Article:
Community is Built on Communication: Charles M. Blow at Goucher
Article Written by Kianna Haskin
Charles M. Blow filled the Kraushaar Auditorium with an abundance of energy and enthusiasm as he spoke on topics that are ever so pressing on the citizens of the United States. I sat waiting for him to provoke me with questions to fill up my mind.
Blow’s words pricked curious brains and plucked the heart-strings of many in the audience as he brought up questions we all should be asking ourselves about the community we live in. He encouraged his listeners to discuss the topics that our society deems dangerous as they might spark hatred and rivalry between one another. A healthy discussion should have multiple views and opposing opinions.
We should start conversations about equality for women and for all races and ethnicities. Not only is it morally correct but as citizens of the United States, we need to start living up to our nickname: The Melting Pot. The United States is a mix match of people and cultures, and we as citizens of the land need to start acknowledging that.
“Community is built on communication. We need to learn how to have a conversation about race and identity and LGBTQ and identity and ethnicities and religious differences and immigration as casually as we would discuss family and sports and music and…we have to talk about these things till we are no longer afraid to talk about these things,” Blow said.
He spoke of his privileges amongst society primarily in regards to being a man. Blow addressed his battle with oppression for being an African-American man and encourages people of color or disadvantaged groups to face these oppressions head on and not to let anything stop them from achieving their goals.
We should open up to one another and break down stereotypes. Goucher, after all, is supposed to be a school of global citizens with the understanding of others cultures beyond their own.
“Time and energy and passion are limited commodities every second of time, and every ounce of energy I spend dealing with oppression is time and energy siphoned away from me doing my work and loving my family and engaging with my community….If you are not actively working against oppression you are for it,” Blow said.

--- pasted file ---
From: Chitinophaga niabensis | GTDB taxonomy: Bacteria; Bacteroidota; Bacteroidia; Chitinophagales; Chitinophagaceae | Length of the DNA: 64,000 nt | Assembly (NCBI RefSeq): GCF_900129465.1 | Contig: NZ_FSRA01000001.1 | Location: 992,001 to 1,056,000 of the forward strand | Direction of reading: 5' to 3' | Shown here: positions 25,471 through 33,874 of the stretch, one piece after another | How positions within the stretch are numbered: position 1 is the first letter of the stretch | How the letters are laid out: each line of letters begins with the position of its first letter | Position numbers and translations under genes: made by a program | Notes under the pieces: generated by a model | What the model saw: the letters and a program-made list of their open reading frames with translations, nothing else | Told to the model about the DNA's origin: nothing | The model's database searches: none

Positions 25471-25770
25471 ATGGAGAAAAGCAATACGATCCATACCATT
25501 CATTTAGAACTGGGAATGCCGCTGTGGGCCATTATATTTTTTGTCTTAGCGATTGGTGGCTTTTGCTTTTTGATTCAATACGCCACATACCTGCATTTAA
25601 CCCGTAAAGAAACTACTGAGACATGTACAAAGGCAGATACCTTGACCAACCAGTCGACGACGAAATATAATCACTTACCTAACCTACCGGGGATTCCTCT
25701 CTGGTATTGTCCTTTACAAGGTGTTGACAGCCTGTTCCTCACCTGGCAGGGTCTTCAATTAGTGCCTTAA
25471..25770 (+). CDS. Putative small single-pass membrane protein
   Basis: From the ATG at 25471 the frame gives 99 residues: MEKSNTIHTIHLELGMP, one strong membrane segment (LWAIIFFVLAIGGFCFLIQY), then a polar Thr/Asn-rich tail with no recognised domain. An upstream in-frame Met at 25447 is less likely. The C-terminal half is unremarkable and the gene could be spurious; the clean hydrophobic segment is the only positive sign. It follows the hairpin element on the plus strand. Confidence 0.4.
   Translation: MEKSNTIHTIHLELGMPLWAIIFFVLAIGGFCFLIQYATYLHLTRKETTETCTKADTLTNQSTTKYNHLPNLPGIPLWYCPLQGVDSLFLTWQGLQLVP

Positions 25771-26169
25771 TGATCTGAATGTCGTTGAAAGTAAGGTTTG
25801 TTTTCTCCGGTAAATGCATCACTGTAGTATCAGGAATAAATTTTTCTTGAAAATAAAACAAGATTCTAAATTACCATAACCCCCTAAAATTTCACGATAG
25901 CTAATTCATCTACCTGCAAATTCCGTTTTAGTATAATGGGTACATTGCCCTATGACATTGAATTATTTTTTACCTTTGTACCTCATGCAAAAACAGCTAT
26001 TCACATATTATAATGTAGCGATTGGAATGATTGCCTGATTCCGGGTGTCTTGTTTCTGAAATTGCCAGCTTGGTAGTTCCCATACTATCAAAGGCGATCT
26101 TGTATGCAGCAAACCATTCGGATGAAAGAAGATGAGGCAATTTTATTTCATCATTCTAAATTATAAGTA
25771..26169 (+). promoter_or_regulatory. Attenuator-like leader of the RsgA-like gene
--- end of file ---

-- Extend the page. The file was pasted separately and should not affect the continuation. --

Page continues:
Blow wants us to question our privileges amongst society. He made it clear that we need to understand our privileges and acknowledge those who are above or below us on the hill in our journey to the idealized top.
Where are you on this hill to the idealized top?
“For some folks, life is a hill, and there are only two options. You climb it, or you stay at the bottom. It is not fair, and it is not right, but it is so. Some folks are born halfway up the hill, others are born all the way at the top, and the rest of us are not. Life doles out favors in different measures… Conversely, if you are born halfway up a hill or all the way at the top recognize the privilege of that position and empathize with those who have to struggle just to draw even…. And by all means, stop trying to convince the people who are now on the hill that there is no damn hill. You have to stop, listen and receive other people’s experiences, validate those experiences and honor the feelings with those experiences are expressed, and you have to center the speaker and not the listener. It is not just about you. You can’t know what another person is experiencing in this country or in this world.”
Blow encourages us to act together. We must fight for equality for others and to stop feeding into the fire that is called oppression. We must start conversations that begin a movement toward change.
Photograph credit: Charles Blow’s Facebook Page